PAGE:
Freedom '17

Freedom ‘17
Digital video
Dimensions variable
6:38 (looped)

Performed to George Michael's Freedom '90

Freedom '17 (video still)
Freedom '17 (video still)

Made in collaboration with E.G. Crichton's curatorial project Out/Look the birth of Queer,  Freedom '17 playfully reflects on how much has changed in the U.S. since 1990 (the year that my inspirational issue of OUT/LOOK was published). My project playfully opens up critical refection on issues both within and outside of LGBTQ+ communities including gender, whiteness, performativity and how they intersect with issues around patriotism, and nationalism particularly during our current political climate. 

OUT/LOOK issue 7
OUT/LOOK issue 7

In perusing the winter 1990 issue of OUT/LOOK: National Lesbian & Gay Quarterly I was struck by how much has changed within the LGBTQ+ community over the past decades with regard to identity definitions and self-expression. For example several of the works in issue 7 express anxiety about ascribing to, and performing within narrowly defined sexual identities. Today LGBTQ+ culture is engaged in making space for non-binary genders and we understand sexuality and gender as independent from one another, often fluid and ultimately self-defined. Meanwhile outside of LGBTQ+ communities nationalism, patriotism, racism, homophobia and transphobia seem to be continually enmeshed and invested in limiting and policing bodies and identities.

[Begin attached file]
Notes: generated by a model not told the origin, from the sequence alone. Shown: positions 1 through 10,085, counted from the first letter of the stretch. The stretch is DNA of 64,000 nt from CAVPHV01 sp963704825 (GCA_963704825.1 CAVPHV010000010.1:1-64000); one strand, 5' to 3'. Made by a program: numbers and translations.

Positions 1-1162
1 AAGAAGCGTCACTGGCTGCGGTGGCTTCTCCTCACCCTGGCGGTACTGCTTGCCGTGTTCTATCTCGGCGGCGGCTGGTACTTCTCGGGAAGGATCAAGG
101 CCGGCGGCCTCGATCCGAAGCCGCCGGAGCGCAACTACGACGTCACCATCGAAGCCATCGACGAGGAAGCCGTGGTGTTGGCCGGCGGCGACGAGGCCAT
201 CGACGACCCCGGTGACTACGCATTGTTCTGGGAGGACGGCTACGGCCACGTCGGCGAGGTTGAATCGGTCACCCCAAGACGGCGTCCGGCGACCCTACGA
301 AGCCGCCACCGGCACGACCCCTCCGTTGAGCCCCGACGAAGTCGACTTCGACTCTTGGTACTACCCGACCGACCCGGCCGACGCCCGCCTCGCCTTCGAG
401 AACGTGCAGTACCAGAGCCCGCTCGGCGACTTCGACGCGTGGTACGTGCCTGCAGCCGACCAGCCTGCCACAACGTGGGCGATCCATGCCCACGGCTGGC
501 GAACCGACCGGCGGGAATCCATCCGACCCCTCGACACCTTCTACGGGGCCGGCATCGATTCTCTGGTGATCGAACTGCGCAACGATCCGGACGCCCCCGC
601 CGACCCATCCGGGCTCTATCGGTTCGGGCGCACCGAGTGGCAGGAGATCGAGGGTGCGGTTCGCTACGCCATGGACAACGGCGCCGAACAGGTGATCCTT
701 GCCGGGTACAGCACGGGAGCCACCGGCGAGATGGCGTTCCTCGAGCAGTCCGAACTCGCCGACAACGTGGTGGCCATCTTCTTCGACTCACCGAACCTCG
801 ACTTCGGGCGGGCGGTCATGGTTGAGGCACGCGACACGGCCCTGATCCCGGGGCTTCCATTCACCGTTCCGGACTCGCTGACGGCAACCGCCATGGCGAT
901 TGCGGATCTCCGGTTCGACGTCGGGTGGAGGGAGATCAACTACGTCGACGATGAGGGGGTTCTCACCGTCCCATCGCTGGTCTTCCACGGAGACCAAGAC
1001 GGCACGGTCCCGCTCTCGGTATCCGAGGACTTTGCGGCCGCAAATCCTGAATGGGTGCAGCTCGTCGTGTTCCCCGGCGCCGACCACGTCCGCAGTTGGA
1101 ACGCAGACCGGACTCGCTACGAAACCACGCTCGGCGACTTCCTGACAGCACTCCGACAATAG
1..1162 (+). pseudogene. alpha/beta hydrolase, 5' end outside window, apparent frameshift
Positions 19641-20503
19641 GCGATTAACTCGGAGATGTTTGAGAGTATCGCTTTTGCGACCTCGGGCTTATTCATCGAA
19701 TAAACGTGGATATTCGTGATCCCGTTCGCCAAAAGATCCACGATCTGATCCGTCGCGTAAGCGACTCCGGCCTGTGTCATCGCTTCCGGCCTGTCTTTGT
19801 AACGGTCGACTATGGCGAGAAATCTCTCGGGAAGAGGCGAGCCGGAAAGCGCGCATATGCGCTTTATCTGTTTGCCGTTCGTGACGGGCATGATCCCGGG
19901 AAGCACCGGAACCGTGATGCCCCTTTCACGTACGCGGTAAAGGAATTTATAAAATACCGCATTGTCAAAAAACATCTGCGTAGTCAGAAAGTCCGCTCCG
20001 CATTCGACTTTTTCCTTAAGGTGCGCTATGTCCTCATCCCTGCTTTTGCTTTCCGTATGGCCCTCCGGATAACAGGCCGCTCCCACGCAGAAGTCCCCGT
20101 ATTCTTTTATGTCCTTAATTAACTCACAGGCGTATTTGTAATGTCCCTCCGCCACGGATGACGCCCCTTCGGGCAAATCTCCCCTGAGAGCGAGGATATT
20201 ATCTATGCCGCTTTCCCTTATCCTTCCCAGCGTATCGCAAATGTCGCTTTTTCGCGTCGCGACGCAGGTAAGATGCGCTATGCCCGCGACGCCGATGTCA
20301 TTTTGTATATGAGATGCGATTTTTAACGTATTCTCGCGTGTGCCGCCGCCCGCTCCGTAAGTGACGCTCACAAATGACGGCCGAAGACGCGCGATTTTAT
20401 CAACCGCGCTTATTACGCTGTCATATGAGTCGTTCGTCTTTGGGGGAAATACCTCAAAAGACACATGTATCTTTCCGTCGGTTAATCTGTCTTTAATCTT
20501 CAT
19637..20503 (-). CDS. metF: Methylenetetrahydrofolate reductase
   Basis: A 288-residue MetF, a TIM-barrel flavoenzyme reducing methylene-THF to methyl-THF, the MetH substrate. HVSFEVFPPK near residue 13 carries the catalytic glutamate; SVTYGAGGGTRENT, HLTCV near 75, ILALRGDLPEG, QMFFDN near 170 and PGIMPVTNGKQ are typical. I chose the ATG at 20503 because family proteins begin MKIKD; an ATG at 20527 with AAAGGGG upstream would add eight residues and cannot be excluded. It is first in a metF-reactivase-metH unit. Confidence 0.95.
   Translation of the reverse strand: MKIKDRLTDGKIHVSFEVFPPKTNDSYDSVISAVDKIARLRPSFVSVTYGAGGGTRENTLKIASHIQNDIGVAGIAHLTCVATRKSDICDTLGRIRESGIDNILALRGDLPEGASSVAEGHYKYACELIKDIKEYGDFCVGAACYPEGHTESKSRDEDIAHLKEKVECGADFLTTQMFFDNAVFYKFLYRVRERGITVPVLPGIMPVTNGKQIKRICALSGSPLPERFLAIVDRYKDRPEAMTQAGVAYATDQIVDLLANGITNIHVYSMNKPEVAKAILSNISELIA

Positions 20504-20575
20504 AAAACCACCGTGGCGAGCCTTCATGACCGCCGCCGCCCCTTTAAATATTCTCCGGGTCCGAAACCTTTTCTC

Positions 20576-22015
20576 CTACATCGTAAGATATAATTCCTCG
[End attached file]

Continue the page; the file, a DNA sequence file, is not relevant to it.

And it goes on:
Freedom '17
Freedom '17 (video still)
OUT/LOOK issue 7
Freedom '17

Freedom ‘17
Digital video
Dimensions variable
6:38 (looped)

Performed to George Michael's Freedom '90

Freedom '17 (video still)

Made in collaboration with E.G. Crichton's curatorial project Out/Look the birth of Queer,  Freedom '17 playfully reflects on how much has changed in the U.S. since 1990 (the year that my inspirational issue of OUT/LOOK was published). My project playfully opens up critical refection on issues both within and outside of LGBTQ+ communities including gender, whiteness, performativity and how they intersect with issues around patriotism, and nationalism particularly during our current political climate. 

OUT/LOOK issue 7

In perusing the winter 1990 issue of OUT/LOOK: National Lesbian & Gay Quarterly I was struck by how much has changed within the LGBTQ+ community over the past decades with regard to identity definitions and self-expression. For example several of the works in issue 7 express anxiety about ascribing to, and performing within narrowly defined sexual identities. Today LGBTQ+ culture is engaged in making space for non-binary genders and we understand sexuality and gender as independent from one another, often fluid and ultimately self-defined. Meanwhile outside of LGBTQ+ communities nationalism, patriotism, racism, homophobia and transphobia seem to be continually enmeshed and invested in limiting and policing bodies and identities. 

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